The Near East: A bridge from the Garden of Eden to the Fields of Toil

  • Arie S. Issar
  • Mattanyah Zohar

Abstract

Since the very beginning of the human race, the Near East served as a bridge between Africa — where our species first evolved — and the rest of the world. The passage over this bridge opened and closed with the global fluctuations of climate. The first glacial periods at the beginning of the Quaternary caused the greenhouse of equatorial Africa to become less hospitable, while making the desert belt of the Near East more humid, green, and thus passable. Flint tools found along the shores of dried up lakes and swamps in the Negev Desert provide evidence that members of the first wave, Homo erectus, as well as the second wave, Homo sapiens, camped there en route to all the other continents.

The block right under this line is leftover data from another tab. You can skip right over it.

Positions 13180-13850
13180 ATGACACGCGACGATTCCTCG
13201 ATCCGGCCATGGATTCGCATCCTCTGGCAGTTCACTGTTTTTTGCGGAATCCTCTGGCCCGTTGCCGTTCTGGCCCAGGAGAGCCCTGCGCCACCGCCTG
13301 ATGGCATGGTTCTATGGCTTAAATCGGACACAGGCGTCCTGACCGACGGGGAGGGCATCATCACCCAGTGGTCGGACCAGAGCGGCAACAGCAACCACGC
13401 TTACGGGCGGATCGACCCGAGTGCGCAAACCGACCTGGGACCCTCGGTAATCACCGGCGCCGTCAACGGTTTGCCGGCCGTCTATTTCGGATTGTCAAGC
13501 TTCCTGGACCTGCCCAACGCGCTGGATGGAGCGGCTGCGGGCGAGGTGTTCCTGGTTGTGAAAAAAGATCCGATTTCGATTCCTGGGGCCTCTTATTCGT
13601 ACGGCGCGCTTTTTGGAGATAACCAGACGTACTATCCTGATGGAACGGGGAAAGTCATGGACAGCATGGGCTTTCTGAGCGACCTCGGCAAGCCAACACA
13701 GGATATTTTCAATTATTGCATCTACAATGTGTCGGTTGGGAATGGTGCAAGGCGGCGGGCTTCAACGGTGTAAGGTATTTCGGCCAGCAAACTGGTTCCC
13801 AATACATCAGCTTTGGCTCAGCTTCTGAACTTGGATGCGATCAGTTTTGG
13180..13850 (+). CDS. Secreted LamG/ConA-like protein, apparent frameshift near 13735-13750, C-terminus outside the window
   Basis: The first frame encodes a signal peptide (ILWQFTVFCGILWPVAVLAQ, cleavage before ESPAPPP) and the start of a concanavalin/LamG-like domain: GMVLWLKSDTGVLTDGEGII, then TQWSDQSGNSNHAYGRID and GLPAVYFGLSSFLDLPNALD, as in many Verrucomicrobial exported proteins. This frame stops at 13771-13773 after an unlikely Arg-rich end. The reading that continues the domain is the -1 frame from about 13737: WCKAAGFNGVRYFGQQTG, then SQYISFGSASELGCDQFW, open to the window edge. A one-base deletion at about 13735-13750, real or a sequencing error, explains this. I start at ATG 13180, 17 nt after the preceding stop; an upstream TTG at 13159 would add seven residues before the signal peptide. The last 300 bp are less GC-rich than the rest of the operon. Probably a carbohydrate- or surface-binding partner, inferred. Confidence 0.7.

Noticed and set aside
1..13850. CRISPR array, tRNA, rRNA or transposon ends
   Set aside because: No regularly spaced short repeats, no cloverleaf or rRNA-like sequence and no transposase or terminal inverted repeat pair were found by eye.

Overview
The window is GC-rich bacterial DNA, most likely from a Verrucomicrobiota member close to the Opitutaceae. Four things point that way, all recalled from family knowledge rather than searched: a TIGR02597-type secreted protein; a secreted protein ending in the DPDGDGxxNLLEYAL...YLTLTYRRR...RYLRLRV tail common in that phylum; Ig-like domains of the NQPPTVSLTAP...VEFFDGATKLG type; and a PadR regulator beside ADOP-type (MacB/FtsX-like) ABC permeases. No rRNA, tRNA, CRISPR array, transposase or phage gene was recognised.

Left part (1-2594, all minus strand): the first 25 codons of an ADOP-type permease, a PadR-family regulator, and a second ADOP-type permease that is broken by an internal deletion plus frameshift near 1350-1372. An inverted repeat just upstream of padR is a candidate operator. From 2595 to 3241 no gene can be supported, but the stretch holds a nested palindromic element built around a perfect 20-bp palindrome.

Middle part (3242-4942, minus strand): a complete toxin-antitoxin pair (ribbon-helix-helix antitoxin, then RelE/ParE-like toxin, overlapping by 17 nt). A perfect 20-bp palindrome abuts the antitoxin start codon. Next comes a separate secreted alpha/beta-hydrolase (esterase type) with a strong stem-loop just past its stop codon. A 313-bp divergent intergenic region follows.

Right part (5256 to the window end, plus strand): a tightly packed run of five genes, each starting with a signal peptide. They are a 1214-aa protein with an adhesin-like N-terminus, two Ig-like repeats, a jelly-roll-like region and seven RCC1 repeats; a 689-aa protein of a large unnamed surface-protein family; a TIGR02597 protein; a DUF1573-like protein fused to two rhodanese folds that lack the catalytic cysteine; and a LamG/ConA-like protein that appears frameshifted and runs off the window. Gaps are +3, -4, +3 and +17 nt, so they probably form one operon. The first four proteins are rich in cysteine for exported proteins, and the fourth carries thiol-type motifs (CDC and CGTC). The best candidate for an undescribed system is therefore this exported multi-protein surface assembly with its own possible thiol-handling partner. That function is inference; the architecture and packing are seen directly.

Keywords

Migration Dust Europe Drilling Social Stratification 

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Copyright information

© Springer-Verlag Berlin Heidelberg 2004

Authors and Affiliations

  • Arie S. Issar
    • 1
  • Mattanyah Zohar
    • 2
  1. 1.J. Blaustein Institute for Desert ResearchBen Gurion University of the NegevIsrael
  2. 2.Maoz Zion/Mevaseret JerusalemIsrael

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